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Oregon State University
Experts in adhesion science at Oregon State University College of Forestry have discovered and applied for a patent on a new use of sugar as binder for molding sand The claim it will be less expensive and produce less odor than chemical binders based on furan resins or combinations of furan resins and ureaformaldehyde resins

Surprising Solution Helps Cut Binders' Toxicity

Dec. 10, 2012
Who would have expected that experts in forestry would propose a solution to the problem of noxious fumes emitted by chemical binders?

Sometimes the answers to long-standing questions are right under our noses, even if they are not recognized as such. And some solutions to problems come from unexpected sources. Who would have expected that experts at Oregon State University's College of Forestry would propose a solution to the problem of noxious fumes emitted by binder chemicals used by sand casting foundries to form molds and cores? Or, that their recommendation would be such a simple one?

Sand binders currently available are generally effective, but containing or eliminating the fumes they emit is an ongoing problem, and a cost factor. In the U.S., phenol-formaldehyde resins are widely used, and can emit toxic air pollutants. In China and elsewhere, the emissions may be even worse because the binder chemicals in use are often furan resins and combinations of furan resins and urea-formaldehyde resins.

Kaichang Li, a professor of wood science and engineering at OSU, and other researchers there, have applied for a patent on a new use for an "environmentally benign" compound that works well to bond sand.  It also would be much less expensive than the range of commercially available formulations.  It's sugar.

"We were surprised that simple sugar could bind sand together so strongly," said Li, who noted that sugar and other carbohydrates are "abundant, inexpensive, food-grade materials.  The binder systems we've developed should be much less expensive than existing sand binders, and not have toxicity concerns," he said.

Sugar is highly water-soluble, of course, and the OSU team discovered a novel way to use it to make strong and moisture-resistant sand molds. An inaccurate reading of temperature in a baking oven helped lead to their discovery, they said.

Li and OSU faculty research assistant Jian Huang identified combinations of sugar, soy flour, and hydrolyzed starch, or even sugar alone, bind sand very effectively for molds used to solidify molten metal. The molds set up rapidly and retain their bonded strength in high humidity, which is critical to their effectiveness.

Sugar or the other agricultural products used for this purpose should have no environmental drawbacks, because all or most of the residuals will decompose into carbon dioxide and water.

Li told FM&T that his team has tested its binders in U.S. metalcasting plants, and though no data was available on the results of those tests he indicated that the operators in those locations found the products were "satisfactory to the overall performance of our binders."

Asked if there may be any restrictions to the types of sands that would be used with the sugar binder, Li said the formulation has worked well with silica and olivine grades of sand – the two most commonly used by domestic metalcasters.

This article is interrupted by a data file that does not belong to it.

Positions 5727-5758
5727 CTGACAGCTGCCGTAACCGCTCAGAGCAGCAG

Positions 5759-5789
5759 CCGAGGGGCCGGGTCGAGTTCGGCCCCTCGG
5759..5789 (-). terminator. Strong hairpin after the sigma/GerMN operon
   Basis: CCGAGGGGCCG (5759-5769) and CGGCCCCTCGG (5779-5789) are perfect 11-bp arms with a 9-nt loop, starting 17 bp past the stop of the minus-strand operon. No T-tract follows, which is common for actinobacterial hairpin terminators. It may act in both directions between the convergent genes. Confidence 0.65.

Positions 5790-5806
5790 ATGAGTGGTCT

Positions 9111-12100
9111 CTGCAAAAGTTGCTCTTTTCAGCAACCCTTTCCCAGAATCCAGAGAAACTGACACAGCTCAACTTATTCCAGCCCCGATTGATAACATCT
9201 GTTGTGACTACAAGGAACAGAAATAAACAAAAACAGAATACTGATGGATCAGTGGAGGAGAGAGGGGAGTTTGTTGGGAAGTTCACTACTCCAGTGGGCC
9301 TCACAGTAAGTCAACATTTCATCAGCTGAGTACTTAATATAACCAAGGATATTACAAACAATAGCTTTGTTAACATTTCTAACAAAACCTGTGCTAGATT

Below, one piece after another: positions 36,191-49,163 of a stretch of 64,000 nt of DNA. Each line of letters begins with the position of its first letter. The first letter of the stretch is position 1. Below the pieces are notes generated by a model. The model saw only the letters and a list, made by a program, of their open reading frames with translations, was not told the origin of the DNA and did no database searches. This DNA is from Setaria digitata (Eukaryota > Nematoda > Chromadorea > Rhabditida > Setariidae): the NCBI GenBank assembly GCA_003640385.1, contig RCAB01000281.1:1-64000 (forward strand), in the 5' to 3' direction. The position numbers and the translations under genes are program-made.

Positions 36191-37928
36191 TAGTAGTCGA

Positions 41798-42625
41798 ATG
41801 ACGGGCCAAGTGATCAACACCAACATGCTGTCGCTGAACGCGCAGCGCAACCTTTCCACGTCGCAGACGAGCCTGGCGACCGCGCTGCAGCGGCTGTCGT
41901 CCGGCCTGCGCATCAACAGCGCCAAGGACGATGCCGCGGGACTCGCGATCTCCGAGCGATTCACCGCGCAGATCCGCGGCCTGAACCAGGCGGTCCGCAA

The OSU project has not researched the results for recycling and reusing bonded sand, but Li offered that it is "highly likely" that such material can be reused without significant effect on performance or quality.

No commercial-scale research has been conducted, but Li said the binder technology is ready for more applied research and testing. OSU is seeking investors and industrial partners to commercialize it. Private sector financing of OSU research has increased 42% to $35 million since 2012, as the university increases its emphasis on academic/industrial partnerships.

Li's laboratory at OSU has developed and commercialized other products in recent years, too, including a resin made from soy flour that is being used to replace formaldehyde-based adhesives in the manufacture of some wood products. For that achievement, in 2007, he was awarded the U.S. Environmental Protection Agency's Presidential Green Chemistry Challenge Award, which recognizes innovators who have helped to reduce manufacturing process waste or toxins.

Sand castings are estimated at 70% of all cast metal products, in all types of ferrous, nonferrous, and specialty metals, and for products used in automaking, mining, transport, industrial processes, domestic products, and numerous other markets. The impact of a low-cost, low-environmental impact binder could be vast.

About the Author

Robert Brooks | Content Director

Robert Brooks has been a business-to-business reporter, writer, editor, and columnist for more than 20 years, specializing in the primary metal and basic manufacturing industries. His work has covered a wide range of topics, including process technology, resource development, material selection, product design, workforce development, and industrial market strategies, among others. Currently, he specializes in subjects related to metal component and product design, development, and manufacturing — including castings, forgings, machined parts, and fabrications.

Brooks is a graduate of Kenyon College (B.A. English, Political Science) and Emory University (M.A. English.)